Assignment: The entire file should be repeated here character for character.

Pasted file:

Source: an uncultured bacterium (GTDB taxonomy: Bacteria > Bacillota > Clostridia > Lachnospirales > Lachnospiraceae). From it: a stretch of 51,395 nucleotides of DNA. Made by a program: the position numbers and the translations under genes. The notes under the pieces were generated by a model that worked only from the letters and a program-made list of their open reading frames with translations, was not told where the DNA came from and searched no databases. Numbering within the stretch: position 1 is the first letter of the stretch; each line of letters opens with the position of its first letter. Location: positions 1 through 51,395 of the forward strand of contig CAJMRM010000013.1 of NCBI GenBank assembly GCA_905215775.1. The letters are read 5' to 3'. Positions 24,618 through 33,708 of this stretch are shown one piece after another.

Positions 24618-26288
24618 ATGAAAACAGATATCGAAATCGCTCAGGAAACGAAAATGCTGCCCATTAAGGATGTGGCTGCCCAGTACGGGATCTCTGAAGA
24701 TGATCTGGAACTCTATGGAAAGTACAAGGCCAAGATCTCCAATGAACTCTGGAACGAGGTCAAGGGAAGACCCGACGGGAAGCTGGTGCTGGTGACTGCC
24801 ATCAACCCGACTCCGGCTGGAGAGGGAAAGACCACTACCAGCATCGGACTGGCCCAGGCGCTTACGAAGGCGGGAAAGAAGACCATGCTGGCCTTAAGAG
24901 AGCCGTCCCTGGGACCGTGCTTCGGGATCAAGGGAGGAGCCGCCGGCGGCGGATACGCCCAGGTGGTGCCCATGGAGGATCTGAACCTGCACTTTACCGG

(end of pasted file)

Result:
Source: an uncultured bacterium (GTDB taxonomy: Bacteria > Bacillota > Clostridia > Lachnospirales > Lachnospiraceae). From it: a stretch of 51,395 nucleotides of DNA. Made by a program: the position numbers and the translations under genes. The notes under the pieces were generated by a model that worked only from the letters and a program-made list of their open reading frames with translations, was not told where the DNA came from and searched no databases. Numbering within the stretch: position 1 is the first letter of the stretch; each line of letters opens with the position of its first letter. Location: positions 1 through 51,395 of the forward strand of contig CAJMRM010000013.1 of NCBI GenBank assembly GCA_905215775.1. The letters are read 5' to 3'. Positions 24,618 through 33,708 of this stretch are shown one piece after another.

Positions 24618-26288
24618 ATGAAAACAGATATCGAAATCGCTCAGGAAACGAAAATGCTGCCCATTAAGGATGTGGCTGCCCAGTACGGGATCTCTGAAGA
24701 TGATCTGGAACTCTATGGAAAGTACAAGGCCAAGATCTCCAATGAACTCTGGAACGAGGTCAAGGGAAGACCCGACGGGAAGCTGGTGCTGGTGACTGCC
24801 ATCAACCCGACTCCGGCTGGAGAGGGAAAGACCACTACCAGCATCGGACTGGCCCAGGCGCTTACGAAGGCGGGAAAGAAGACCATGCTGGCCTTAAGAG
24901 AGCCGTCCCTGGGACCGTGCTTCGGGATCAAGGGAGGAGCCGCCGGCGGCGGATACGCCCAGGTGGTGCCCATGGAGGATCTGAACCTGCACTTTACCGG